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Amelia Pelaez

Biography

Amelia Peláez del Casal (5 January 1896 – 8 April 1968) was an important Cuban painter of the Avant-garde generation.

Salón de Mayo, 1967. Sidewalk insert in front of Radiocentro CMQ Building by Amelia Peláez.

Amelia Peláez was born in 1896 in Yaguajay, in the former Cuban province of Las Villas (now Sancti Spíritus Province). She was the fifth born of eleven siblings in a family that was part of the Cuban-Creole middle class. Her father was a doctor, Manuel Pelaez y Laredo, and her mother, Maria del Carmen del Casal y Lastra, stayed at home with her children. Amelia's uncle was Julian del Casal, who was a poet and included her family in Cuba's intellectual circles.

In 1917, her family moved to Havana, to the La Víbora district, and this gave her the opportunity to enter the Escuela Nacional de Bellas Artes "San Alejandro" at the rather late age of 20 years (students at this academy usually start at 12–13 years of age). She was among Leopoldo Romañach's favourite students. In 1924 she graduated from San Alejandro, and exhibited her paintings for the first time, along with another Cuban female painter, María Pepa Lamarque, at the Association of Painters and Sculptors in Havana. Receiving a small government grant, she travelled to New York City in the Summer of 1924 and began six months of study at the Art Students' League. In 1927, after being awarded a larger grant, she began studying in France, while paying short visits to Spain, Italy, and other countries.


Pelaez moved to Paris, accompanied by Cuban writer Lydia Cabrera, after she received a grant from the government in order to pursue art. Both took painting and art history courses at École Nationale Supérieure des Beaux-Arts. She also took drawing and art history courses at the Académie de la Grande Chaumière and the École du Louvre. In 1931 Pelaez enrolled, along with Cabrera, in Fernand Léger's Academie Contemporaine. She then began studying with Russian painter Alexandra Exter, whose friendship and classes in color theory and design were an important influence.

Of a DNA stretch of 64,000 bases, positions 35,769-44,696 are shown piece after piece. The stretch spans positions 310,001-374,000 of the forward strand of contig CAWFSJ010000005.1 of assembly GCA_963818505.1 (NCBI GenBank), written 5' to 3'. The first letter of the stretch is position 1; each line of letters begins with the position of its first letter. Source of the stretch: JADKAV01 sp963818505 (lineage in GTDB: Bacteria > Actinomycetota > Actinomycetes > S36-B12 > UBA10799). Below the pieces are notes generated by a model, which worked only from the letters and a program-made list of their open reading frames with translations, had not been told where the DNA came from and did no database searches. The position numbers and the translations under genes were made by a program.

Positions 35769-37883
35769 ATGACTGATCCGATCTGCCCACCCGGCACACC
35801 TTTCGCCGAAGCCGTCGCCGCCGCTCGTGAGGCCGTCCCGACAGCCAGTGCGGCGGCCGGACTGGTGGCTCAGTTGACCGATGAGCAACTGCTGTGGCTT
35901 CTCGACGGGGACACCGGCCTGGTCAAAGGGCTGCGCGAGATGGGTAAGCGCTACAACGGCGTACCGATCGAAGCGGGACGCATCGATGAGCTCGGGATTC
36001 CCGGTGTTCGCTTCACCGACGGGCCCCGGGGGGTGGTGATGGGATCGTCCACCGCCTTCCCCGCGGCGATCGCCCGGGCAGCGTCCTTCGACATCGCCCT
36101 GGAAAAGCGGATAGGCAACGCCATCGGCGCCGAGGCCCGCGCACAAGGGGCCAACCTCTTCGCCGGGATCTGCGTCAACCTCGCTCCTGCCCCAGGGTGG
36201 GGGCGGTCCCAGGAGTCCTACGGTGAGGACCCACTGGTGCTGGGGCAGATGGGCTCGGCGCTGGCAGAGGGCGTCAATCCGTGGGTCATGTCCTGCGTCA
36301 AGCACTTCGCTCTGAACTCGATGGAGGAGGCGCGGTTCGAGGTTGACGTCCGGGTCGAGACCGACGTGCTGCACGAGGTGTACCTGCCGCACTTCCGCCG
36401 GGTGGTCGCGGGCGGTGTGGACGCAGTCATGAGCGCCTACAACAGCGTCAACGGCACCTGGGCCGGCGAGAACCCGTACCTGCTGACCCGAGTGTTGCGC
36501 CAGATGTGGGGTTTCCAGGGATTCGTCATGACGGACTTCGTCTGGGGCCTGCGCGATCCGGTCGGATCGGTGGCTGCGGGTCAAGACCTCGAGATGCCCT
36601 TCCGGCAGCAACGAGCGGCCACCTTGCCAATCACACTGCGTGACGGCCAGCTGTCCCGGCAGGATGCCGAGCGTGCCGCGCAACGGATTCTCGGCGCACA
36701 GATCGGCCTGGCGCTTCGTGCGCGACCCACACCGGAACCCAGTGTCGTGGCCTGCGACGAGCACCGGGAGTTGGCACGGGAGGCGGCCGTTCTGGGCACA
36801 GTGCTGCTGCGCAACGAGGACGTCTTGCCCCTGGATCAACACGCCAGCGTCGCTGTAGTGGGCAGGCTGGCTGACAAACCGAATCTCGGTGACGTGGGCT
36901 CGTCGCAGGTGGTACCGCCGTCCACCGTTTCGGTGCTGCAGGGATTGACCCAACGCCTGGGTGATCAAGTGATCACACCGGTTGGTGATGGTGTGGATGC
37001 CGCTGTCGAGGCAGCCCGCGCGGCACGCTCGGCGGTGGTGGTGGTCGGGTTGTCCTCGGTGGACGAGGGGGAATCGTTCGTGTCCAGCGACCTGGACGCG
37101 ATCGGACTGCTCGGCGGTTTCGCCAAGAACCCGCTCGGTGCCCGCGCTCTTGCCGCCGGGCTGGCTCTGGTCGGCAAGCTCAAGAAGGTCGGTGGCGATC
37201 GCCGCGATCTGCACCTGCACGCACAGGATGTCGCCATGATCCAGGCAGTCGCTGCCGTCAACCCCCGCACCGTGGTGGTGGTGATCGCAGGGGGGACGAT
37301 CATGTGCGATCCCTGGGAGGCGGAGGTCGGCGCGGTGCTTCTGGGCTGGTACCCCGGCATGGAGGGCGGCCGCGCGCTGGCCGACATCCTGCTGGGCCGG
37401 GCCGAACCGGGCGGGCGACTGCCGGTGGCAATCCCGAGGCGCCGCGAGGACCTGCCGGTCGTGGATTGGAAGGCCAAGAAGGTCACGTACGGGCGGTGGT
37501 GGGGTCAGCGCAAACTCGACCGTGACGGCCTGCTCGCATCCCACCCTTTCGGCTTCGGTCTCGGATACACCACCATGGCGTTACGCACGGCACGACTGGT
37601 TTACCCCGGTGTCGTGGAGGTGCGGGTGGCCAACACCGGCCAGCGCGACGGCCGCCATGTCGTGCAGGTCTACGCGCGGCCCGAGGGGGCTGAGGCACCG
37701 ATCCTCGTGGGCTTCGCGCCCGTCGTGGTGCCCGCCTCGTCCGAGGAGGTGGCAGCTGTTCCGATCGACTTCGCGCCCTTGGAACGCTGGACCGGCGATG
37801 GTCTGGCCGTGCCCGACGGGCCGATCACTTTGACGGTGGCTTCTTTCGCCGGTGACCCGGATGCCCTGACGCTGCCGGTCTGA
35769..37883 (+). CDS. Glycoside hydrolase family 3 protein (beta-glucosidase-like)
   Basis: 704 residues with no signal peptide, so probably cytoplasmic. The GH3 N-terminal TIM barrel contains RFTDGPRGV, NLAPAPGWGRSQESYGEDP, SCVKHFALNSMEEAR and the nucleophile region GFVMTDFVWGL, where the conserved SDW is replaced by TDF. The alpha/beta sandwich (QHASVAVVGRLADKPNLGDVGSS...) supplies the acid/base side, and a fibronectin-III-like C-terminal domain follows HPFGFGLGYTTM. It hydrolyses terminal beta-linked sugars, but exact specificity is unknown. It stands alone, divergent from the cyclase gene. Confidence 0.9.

Galerie Zak hosted a solo-exhibition of her paintings in 1933, where she exhibited thirty-eight works. In that same year, she participated in the eleventh Salon des Tuileries and “was also included in an exhibition of illustrated manuscripts by the calligrapher Guido at the Galerie Myrbor”, in which she illustrated Sept Poemes of Leon Paul Fargue. In her years in Paris, her work was highly praised by French critics.


In 1934, following a showing at the Salon des Independants, Pelaez returned to live in her mother’s colonial-style house in Cuba. The Cuba Pelaez returned to was in a state of economic uncertainty and political unrest. Beginning in the late 1920s, Cuba was searching for a new art that would reflect the national identity. In response, Pelaez departed from earlier vanguard strategies and turned to new approaches that involved depictions of Afro-Cuban and guajiro (peasant) subjects, while representing them in the adoption of European modernism. According to Ingrid Williams Elliot, Pelaez’s vibrant colors as well as thick lines are derived from Spanish-colonial architecture “integrating domestic objects with architectural decorations”. Peláez uses "Baroque ornamentation in her use of domestic colonial interiors to engage and merge multiple histories and assorted styles -- past and present -- to arrive at a contemporary Cuban idiom.”